Plastic Little is a one-shot sci-fi OVA produced in 1994 by MOVIC. It was created by the team of Kinji Yoshimoto and Satoshi Urushihara. If these names sound familiar to those that have been following this column, there’s good reason for that. Yoshimoto and Urushihara were also the creators of Legend of Lemnear.
Like Lemnear, Plastic Little is a production heavily focused on fanservice, but the similarities for the most part begin and end there. Unlike the poorly plotted, paced, and written Lemnear, more effort has been put into the writing, resulting in a much more coherent, entertaining experience, though still a shallow one. The protagonist is Tita, the teenage captain of the Cha Cha Maru and her crew of pet-shop hunters; so named because they hunt cloud-dwelling creatures that are sold as pets. Having overslept at their hotel, Tita races back to the ship when she stops to help a young lady named Elysse escape from a band of soldiers.
The core of the story centers around the relationship between Tita, Elysse and the friendship that grows between them. This friendship also becomes fodder for a number of the more pandering scenes, such as when the girls spend time in the Cha Cha Maru’s comically elaborate bath. Though it’s worth noting that despite the gratuitous fanservice and topless scenes, the content isn’t pornographic. Plastic Little carries a light-hearted, humorous tone, and is just as adept at depicting Tita doling out punishment to a couple of crewmen that she catches peeping at them.
If there’s any place where Plastic Little stumbles in particular, it’s in some of its more serious moments. In a scene between two of the older crewmen, doubts about Tita are raised and just as quickly discarded. A punch is thrown that, as it turns out, didn’t need throwing. It’s all rather toothless; present more to aid in the impact of what’s to come than to add any actual drama.
The same can be said of the confrontations between Tita and the imperial soldiers after Elysse. Though she’s shot while confronting them at one point, she makes a very quick overnight recovery thanks to the ship’s doctor (and bulletproof, skin-tight clothing; no, that is not a joke). Eventually, Tita and Elysse sneak into the emperor’s fortress in order to stop him from activating a super-weapon that will kill all of the civilians on the floating island, but the actual confrontation with the emperor himself is surprisingly brief. His imperial (imperious) hubris allows Tita to shoot him square in the face from point-blank range, at which point he does his best Emperor Palpatine impression and tumbles over a railing into the depths of the reactor core.
So no, Plastic Little is not particularly complex, nor does it make any concerted effort to be. It is, in general, almost entirely fluff with little substance to back it up. But the key difference between Plastic Little and Lemnear is that what substance that is there does a far better job of holding the fluff in place. The larger cast of characters in Plastic Little demonstrates a greater degree of personality, however simplistic. Further, the internal logic of the universe makes more sense, and the story has much better pacing, giving it a steady flow.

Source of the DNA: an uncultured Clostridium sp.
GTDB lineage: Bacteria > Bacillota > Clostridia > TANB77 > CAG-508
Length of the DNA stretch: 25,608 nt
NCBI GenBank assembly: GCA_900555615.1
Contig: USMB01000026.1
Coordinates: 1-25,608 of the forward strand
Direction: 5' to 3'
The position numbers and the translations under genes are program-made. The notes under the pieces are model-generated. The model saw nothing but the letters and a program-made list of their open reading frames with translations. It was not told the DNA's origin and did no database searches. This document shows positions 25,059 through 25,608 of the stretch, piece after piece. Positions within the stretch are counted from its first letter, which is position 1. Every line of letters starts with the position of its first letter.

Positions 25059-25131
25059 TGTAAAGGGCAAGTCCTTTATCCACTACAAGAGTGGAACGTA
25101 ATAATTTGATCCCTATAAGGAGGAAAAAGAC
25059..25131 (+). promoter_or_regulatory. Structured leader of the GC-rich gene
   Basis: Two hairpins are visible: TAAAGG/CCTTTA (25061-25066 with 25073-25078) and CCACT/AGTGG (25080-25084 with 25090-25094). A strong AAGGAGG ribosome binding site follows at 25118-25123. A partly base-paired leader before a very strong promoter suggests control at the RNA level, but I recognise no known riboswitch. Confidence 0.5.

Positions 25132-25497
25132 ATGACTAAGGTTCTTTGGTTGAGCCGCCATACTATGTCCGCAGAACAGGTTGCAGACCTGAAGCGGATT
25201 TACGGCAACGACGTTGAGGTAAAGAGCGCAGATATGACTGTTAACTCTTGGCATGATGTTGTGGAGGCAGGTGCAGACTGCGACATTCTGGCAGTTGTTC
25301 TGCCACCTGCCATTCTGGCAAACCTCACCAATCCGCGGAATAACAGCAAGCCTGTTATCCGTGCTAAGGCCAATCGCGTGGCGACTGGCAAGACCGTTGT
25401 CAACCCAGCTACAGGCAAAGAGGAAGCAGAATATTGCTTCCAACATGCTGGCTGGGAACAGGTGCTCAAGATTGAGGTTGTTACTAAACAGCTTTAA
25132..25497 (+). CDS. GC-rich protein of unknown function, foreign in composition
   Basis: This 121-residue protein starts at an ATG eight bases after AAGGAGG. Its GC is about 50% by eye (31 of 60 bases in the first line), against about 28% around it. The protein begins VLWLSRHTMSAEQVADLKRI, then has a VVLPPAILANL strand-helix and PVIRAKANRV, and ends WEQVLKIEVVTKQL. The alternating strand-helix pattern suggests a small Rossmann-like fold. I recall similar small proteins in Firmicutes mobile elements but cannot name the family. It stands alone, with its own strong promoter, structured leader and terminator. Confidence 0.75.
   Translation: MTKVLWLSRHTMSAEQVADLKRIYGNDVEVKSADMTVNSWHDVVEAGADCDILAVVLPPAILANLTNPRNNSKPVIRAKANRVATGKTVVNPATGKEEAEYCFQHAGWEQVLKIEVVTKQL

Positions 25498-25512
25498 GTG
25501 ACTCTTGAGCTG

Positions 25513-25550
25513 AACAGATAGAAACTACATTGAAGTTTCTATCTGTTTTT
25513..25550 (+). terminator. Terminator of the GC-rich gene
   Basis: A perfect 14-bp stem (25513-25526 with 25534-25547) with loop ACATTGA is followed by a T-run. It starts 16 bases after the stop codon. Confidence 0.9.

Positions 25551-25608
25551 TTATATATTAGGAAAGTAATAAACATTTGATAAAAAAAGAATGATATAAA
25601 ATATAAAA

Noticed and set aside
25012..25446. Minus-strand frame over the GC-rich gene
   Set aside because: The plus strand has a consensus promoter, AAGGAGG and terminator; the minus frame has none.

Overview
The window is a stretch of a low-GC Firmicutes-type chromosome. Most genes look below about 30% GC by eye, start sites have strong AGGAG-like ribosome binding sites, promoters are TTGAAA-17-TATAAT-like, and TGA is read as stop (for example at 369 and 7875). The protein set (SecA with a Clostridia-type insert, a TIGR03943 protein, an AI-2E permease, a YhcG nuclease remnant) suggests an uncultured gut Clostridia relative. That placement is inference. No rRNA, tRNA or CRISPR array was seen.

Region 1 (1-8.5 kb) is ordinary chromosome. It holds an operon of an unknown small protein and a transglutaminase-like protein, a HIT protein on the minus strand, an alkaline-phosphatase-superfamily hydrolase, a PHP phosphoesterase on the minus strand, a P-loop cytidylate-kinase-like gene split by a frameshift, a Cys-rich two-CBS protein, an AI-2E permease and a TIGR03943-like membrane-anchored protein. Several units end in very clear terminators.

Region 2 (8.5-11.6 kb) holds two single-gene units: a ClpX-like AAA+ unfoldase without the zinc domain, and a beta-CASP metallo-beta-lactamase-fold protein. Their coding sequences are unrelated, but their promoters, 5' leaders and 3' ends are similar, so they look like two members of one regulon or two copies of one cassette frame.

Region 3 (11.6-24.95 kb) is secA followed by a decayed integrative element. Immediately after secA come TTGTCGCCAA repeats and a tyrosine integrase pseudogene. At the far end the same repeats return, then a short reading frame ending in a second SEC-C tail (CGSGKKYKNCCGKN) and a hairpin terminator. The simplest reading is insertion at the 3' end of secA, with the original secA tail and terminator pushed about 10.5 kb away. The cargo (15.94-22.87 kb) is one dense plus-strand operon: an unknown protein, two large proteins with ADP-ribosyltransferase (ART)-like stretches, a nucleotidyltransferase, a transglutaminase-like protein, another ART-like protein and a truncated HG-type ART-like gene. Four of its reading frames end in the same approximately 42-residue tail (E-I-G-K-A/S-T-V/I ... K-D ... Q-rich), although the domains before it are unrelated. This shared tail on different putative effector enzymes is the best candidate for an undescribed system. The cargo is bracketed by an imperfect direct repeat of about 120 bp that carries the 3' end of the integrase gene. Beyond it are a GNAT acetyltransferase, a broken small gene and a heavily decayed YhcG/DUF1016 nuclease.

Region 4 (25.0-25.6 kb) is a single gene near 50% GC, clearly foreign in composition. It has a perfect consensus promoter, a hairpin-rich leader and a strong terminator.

All this being said, it still bears repeating that Plastic Little is first and foremost an anime produced for those that want a cocktail of titillation and action that’s easy to swallow, and in that sense makes use of well-worn tropes of Japanese sexual humor. For example, more than one gag is made at the expense of Tita’s comparatively small breast size. Even her name is arguably in reference to…you know. And of course, there’s the lecherous crewman Nichol and his penchant for the nosebleed, which, for those of you not as versed in anime, is a common comedic element used to depict male arousal.
Before we close, it’s worth noting that ADV, the company that published Plastic Little on DVD in North America, added onto the absurdity with some silliness of their own. Their release features a trademarked “Jiggle Counter.” If this feature is toggled on, a counter will pop up each time a jiggle occurs. It’s an absurd feature that is entirely optional, and really only brings to mind the fact that someone at ADV, whether they were paid staff or an intern, was tasked with counting each and every single one. And also noting the timecodes when they occur. As part of their job.
In summary, Plastic Little is a fun, if absurd romp. While the production is light-hearted and aware that it isn’t meant to be taken seriously, it’s definitely not something for all audiences. But with that warning in mind, those that are interested may find something entertaining.
Plastic Little was released on DVD in North America by ADV Films. The release contains both the original Japanese with subtitles as well as an English dub. It is rated TV-14 for violence, nudity, and adult language.
On a final note, are you wondering where Part 3 of our look at Fist of the North Star is? Well, have no fear. Kenshiro and company will be back next week!